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Re: whitakers-words_0.2020.10.27-1_multi.changes REJECTED

I messed up the Debian-legal address: resending.  Sorry!

On Thu, 2020-11-05 at 22:10 +0000, Joerg Jaspert wrote:
> Hi Maintainer,
> I'm sorry to, but I have to reject your package. It simply is non-free
> and as such can not go into Debians main archive.

I thought this might happen: the license is unconventional, and I wasn't
sure it would fly.  I cc'ed debian-legal in this response: I'm pretty sure
the license is DFSG-free, but IANAL, and they can confirm in a way I

> The reason is the license. As usual, people should NOT write their
> own. They are bound to fail.

To be fair, the software probably predates the GPL v1, and certainly the

(Debian legal: below is the full text of the license distributed with the

> -----------------
> License: words-license
>  This is a free program, which means it is proper to copy it and pass
>  it on to your friends. Consider it a developmental item for which
>  there is no charge. However, just for form, it is Copyrighted
>  (c). Permission is hereby freely given for any and all use of program
>  and data. You can sell it as your own, but at least tell me.
>  .
>  This version is distributed without obligation, but the developer
>  would appreciate comments and suggestions.
>  .
>  All parts of the WORDS system, source code and data files, are made
> freely
>  available to anyone who wishes to use them, for whatever purpose.
> -----------------
> This is not free. Going though it, it allows to copy/distribute stuff,
> then it allows any kind of usage and selling. And then the first
> mistake, it requires you to inform them. Thats repeated in a less
> strict statement. And then it tells again that its available to anyone
> to use it for whatever purpose.

I disagree.  It requires you to inform them, yes, but only if you "sell it
as your own".  AFAIK, that is equivalent to saying "Inform me if you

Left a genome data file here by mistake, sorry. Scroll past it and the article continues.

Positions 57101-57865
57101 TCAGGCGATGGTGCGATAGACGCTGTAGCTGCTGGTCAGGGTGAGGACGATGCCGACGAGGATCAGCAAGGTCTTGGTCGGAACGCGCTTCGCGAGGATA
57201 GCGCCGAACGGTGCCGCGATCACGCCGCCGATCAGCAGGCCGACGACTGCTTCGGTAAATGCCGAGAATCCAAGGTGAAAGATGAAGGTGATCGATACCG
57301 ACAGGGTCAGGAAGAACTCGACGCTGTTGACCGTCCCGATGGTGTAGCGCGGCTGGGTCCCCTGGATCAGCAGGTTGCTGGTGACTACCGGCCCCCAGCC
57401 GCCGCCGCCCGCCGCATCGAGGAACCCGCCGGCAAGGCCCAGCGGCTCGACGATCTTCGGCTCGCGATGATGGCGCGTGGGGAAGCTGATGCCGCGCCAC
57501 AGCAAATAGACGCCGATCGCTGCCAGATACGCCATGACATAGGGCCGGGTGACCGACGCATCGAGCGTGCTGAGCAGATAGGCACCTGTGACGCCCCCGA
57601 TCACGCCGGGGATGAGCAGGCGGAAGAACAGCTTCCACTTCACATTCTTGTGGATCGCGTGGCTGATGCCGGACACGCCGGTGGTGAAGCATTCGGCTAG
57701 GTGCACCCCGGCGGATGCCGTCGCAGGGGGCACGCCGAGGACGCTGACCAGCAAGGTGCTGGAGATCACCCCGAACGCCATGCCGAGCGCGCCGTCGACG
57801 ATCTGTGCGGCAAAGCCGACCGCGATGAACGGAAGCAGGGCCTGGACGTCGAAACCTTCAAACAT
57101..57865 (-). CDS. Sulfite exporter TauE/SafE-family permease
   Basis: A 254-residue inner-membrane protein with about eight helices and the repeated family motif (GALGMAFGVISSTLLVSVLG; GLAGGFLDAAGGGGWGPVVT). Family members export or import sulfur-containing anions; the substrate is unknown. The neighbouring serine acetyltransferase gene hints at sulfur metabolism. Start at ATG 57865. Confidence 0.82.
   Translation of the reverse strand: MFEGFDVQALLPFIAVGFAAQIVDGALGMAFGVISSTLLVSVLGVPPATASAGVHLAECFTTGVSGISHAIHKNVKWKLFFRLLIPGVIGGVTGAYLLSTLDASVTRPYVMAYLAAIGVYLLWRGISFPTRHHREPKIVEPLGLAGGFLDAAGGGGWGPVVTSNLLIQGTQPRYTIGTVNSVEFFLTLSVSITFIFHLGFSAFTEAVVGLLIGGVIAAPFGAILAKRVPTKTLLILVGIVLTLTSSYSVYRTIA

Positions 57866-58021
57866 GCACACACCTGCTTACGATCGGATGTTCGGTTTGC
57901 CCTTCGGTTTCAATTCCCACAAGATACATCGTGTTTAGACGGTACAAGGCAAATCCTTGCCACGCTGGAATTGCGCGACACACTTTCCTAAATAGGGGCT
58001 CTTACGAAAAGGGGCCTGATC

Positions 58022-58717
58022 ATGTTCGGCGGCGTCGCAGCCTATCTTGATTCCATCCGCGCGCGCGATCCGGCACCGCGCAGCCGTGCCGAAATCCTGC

distribute this without crediting me".  That's a less strict version of
the acceptable "Keep this copyright notice", since as long as we keep it,
we don't need to inform anyone.

Further, the next sentence says that it is distributed "without
obligation": since you aren't obligated to do anything, it's explicitly in
the clear for the Dissident Test and the Desert Island Test.

> In all of that they miss something important - you are not allowed to
> modify.

I interpret the fact that it lets you use the source code for "whatever
purpose" to mean that you can modify, compile, and distribute it.  After
all, source code doesn't have much of a use on its own, and a modification
is a use.

Supporting this idea is the fact that the WTFPL is considered GPL
compatible by the FSF.  This is, in many ways, a more formal version of

Lastly, the "without obligation" would probably help: if it's distributed
without obligation, you're not obligated to distribute verbatim copies. In
fact, I would argue that the fact that it permits you to sell it as your
own (provided a condition is met) to actually indicate that modifications
are permitted: the source cites the author on every run, meaning any such
redistribution would need to modify source code.

> So two mistakes, must tell them and no right to modify -> non-free.
> Best would be if upstream changes to a well-known free license and
> adds a polite hint that feedback would be nice, but not required. Then
> it can go into main.

That's... difficult.  The original author has been dead for a decade, and
(AFAIK) the digital preservation efforts whose source I am using is not
explicitly authorized by their heir.  Upstream appears to be interpreting
the license to mean that modification is OK, since they have done quite a
bit of it: additionally, comments throughout the source code and original
website strongly indicate that the source was intended to be modified.

I hope this logic makes sense, and that it would hold up 'in court'.

Thanks for your time,
Calum M

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